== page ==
2. ^ a b c d e f g h "2011-12 Duke Men's Basketball Media Guide" (PDF). Duke University. Retrieved November 20, 2011.
  3. ^ "No. 10 Duke rebounds from Arizona loss to grind out win vs. Michigan". ESPN. Associated Press. December 3, 2013. Retrieved December 5, 2013.
  4. ^ Cohen, Rachel (December 5, 1996). "Duke, Michigan do battle in round nine of fierce rivalry". The Chronicle. Retrieved November 23, 2011.
  5. ^ a b c d e Grialou, Steve (December 1999). "Hardwood Feud: The Heated Basketball Rivalry of Michigan-Duke". CBS Interactive. Retrieved November 21, 2011.
  6. ^ a b c "Duke Set to Renew On-Court Rivalry With Michigan". Duke University. December 3, 2013. Retrieved December 3, 2013.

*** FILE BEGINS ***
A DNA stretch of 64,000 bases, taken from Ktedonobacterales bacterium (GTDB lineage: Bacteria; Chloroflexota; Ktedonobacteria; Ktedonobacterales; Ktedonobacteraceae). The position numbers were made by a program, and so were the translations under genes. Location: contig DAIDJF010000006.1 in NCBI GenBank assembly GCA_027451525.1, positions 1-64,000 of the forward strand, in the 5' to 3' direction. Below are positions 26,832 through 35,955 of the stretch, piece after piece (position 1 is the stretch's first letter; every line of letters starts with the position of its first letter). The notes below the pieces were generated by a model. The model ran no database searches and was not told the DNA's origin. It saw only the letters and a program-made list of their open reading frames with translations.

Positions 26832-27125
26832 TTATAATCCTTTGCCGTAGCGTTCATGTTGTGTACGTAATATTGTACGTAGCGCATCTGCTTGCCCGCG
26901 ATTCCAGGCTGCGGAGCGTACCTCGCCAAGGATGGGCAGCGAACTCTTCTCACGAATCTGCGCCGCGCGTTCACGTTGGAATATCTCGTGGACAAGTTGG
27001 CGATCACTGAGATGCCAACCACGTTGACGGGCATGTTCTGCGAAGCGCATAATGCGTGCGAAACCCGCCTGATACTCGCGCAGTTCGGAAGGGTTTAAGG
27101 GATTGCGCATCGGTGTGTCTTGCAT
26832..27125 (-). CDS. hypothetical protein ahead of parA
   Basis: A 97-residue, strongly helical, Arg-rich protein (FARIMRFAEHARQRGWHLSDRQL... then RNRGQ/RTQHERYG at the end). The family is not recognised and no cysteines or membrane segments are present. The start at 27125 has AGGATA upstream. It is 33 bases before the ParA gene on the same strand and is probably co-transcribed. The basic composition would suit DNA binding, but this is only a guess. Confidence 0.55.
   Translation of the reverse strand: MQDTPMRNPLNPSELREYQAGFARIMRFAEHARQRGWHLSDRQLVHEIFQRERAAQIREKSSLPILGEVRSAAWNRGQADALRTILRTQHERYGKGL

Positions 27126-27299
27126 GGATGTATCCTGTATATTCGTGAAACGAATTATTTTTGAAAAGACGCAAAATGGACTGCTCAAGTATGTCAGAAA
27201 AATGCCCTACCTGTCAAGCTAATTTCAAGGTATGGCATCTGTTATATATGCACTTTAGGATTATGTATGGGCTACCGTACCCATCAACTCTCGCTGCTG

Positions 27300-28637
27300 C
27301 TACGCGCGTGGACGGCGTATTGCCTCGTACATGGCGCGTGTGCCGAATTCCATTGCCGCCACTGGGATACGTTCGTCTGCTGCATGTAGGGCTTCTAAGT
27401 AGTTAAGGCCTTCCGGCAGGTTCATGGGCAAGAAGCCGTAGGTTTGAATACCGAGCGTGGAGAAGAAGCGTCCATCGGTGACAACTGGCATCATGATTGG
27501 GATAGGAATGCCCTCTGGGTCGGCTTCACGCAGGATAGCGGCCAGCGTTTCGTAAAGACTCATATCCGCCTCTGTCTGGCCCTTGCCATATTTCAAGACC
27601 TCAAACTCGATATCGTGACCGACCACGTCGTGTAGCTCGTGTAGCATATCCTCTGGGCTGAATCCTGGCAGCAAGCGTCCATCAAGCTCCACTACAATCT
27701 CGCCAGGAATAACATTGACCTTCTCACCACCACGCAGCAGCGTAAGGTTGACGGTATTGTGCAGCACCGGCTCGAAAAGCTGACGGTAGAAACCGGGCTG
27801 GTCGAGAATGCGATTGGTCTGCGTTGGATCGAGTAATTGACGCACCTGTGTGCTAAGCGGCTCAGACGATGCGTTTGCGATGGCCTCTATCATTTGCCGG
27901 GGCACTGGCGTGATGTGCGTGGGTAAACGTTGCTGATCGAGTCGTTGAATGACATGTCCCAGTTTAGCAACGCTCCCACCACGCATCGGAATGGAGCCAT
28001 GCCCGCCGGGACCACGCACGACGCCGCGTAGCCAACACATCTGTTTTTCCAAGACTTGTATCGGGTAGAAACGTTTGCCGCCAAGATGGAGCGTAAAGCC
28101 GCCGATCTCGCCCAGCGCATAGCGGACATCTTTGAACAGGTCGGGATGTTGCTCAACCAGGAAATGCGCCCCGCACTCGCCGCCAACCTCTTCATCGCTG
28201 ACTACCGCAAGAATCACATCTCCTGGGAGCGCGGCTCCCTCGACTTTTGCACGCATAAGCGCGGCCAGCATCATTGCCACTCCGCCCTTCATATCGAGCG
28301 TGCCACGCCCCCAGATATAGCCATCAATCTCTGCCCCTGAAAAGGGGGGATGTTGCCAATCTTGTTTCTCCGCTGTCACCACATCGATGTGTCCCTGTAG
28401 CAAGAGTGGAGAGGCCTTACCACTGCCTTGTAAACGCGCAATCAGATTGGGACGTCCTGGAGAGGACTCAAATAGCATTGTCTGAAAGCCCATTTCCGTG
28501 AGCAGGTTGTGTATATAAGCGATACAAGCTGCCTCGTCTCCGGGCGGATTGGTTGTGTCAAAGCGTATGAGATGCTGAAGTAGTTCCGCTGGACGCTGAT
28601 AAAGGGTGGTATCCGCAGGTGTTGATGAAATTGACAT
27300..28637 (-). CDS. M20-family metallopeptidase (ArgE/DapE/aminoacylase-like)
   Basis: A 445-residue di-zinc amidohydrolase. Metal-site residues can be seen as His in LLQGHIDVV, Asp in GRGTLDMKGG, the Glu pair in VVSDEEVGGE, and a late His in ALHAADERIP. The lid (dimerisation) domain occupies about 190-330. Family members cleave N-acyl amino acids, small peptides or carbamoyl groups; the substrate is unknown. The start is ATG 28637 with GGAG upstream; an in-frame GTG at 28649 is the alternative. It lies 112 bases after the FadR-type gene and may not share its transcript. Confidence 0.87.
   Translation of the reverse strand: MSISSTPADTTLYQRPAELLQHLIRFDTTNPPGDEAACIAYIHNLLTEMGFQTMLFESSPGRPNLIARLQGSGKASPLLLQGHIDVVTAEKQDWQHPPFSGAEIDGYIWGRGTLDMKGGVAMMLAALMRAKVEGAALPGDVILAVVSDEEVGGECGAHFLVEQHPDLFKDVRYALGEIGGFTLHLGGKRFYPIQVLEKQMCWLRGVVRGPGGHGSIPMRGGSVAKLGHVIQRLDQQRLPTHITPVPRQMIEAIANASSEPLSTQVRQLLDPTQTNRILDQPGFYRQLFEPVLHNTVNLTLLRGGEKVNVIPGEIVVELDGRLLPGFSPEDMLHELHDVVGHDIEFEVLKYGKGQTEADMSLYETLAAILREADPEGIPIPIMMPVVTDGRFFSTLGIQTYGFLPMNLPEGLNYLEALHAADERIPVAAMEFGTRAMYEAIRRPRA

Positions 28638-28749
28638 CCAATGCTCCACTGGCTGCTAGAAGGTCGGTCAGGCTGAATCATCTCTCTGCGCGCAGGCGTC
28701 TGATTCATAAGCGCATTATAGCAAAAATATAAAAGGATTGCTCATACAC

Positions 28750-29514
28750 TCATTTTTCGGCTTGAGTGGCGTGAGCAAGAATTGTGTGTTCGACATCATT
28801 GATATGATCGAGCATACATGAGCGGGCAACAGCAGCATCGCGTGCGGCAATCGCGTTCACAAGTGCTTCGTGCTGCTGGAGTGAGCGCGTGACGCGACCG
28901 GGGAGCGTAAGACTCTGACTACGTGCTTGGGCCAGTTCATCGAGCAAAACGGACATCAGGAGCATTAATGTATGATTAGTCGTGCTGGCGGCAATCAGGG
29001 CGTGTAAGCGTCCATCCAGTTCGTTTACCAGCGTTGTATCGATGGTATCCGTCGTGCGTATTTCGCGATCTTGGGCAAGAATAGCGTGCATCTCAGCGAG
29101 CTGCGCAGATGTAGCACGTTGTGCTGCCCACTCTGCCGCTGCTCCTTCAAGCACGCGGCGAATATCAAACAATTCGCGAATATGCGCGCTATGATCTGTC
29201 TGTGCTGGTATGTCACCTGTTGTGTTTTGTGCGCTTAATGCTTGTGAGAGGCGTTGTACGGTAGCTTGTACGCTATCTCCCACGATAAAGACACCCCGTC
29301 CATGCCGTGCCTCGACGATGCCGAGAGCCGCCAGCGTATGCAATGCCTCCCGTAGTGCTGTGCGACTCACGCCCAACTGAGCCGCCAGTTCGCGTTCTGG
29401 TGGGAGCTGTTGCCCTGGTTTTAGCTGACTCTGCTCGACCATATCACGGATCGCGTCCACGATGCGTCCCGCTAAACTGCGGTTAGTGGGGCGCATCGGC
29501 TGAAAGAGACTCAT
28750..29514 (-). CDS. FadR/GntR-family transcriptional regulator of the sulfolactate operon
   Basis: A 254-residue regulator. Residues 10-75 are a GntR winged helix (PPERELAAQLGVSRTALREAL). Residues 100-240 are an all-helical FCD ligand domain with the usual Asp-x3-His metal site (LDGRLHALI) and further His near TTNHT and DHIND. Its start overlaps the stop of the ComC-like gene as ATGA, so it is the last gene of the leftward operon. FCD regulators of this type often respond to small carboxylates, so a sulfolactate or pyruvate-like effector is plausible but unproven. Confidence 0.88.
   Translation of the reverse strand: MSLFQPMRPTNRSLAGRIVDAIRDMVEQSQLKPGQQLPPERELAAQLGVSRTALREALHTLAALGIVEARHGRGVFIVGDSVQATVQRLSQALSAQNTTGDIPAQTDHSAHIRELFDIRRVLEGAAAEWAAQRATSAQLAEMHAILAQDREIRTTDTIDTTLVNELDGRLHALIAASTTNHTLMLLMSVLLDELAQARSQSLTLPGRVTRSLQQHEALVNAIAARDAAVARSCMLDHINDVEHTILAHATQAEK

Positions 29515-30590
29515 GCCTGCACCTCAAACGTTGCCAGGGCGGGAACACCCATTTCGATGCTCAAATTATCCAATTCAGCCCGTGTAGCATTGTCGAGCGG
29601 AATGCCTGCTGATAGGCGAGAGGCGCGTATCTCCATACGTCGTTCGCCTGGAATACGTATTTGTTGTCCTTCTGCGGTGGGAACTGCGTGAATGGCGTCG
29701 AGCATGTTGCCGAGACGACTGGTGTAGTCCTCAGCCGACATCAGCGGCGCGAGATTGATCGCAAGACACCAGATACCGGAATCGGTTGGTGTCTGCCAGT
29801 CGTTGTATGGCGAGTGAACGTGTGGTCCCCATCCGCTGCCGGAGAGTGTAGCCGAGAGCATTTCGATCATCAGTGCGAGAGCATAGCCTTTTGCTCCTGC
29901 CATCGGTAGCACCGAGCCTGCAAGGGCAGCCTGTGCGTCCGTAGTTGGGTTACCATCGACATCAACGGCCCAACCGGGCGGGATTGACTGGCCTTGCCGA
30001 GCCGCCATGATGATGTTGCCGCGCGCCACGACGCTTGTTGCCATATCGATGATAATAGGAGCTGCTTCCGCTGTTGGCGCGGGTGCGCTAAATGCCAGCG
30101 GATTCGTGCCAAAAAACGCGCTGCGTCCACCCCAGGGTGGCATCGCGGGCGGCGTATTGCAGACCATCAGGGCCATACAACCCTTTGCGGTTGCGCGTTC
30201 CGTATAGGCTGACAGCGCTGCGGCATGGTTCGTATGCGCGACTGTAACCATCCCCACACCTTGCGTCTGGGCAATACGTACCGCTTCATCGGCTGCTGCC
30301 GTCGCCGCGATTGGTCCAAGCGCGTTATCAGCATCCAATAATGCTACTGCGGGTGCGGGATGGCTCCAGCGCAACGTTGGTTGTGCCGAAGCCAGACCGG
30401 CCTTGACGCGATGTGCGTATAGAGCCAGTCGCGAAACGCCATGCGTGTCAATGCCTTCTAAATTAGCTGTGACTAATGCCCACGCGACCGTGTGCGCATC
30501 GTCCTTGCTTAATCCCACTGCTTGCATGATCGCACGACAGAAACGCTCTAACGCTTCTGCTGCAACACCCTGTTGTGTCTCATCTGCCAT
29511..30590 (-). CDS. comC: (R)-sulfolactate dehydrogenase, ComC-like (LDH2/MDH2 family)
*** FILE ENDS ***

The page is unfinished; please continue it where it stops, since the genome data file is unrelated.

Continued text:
7. ^ a b c Baumgardner, Nick (December 3, 2013). "6 memorable Michigan-Duke bouts: Fab Five I, II and III, Robert Traylor, Charles Woodson and the center court stomp(ing)". Retrieved December 4, 2013.
  8. ^ Grialou, Steve (December 9, 1999). "The Heated Men's Basketball Rivalry of Michigan-Duke". CBS Interactive. Retrieved November 22, 2013.
  9. ^ Goodstein, Raphael (March 29, 2001). "Players pleased with Martin's decision". Michigan Daily. Retrieved November 21, 2011.
  10. ^ "The Fab Five: Hating Duke". ESPN. March 10, 2011. Archived from the original on March 16, 2011. Retrieved March 18, 2011.
  11. ^ a b Abbott, Henry (March 16, 2011). "Grant Hill and the Fab Five". ESPN. Retrieved March 17, 2011.
  12. ^ ESPN Internet Ventures. Sims scores career-high 28 as Michigan limits Duke's outside effectiveness; December 6, 2008 [Retrieved December 6, 2008].
  13. ^ Weisman, Jon (March 16, 2011). "'Fab Five' sets ratings record for ESPN". Variety. Retrieved March 17, 2011.
  14. ^ "Hill Takes Issue In Fab Five Flap". Washington Times. March 16, 2011. Retrieved June 8, 2011.
  15. ^ Hill, Grant (March 16, 2011). "Grant Hill's Response to Jalen Rose". The New York Times. Retrieved March 17, 2011.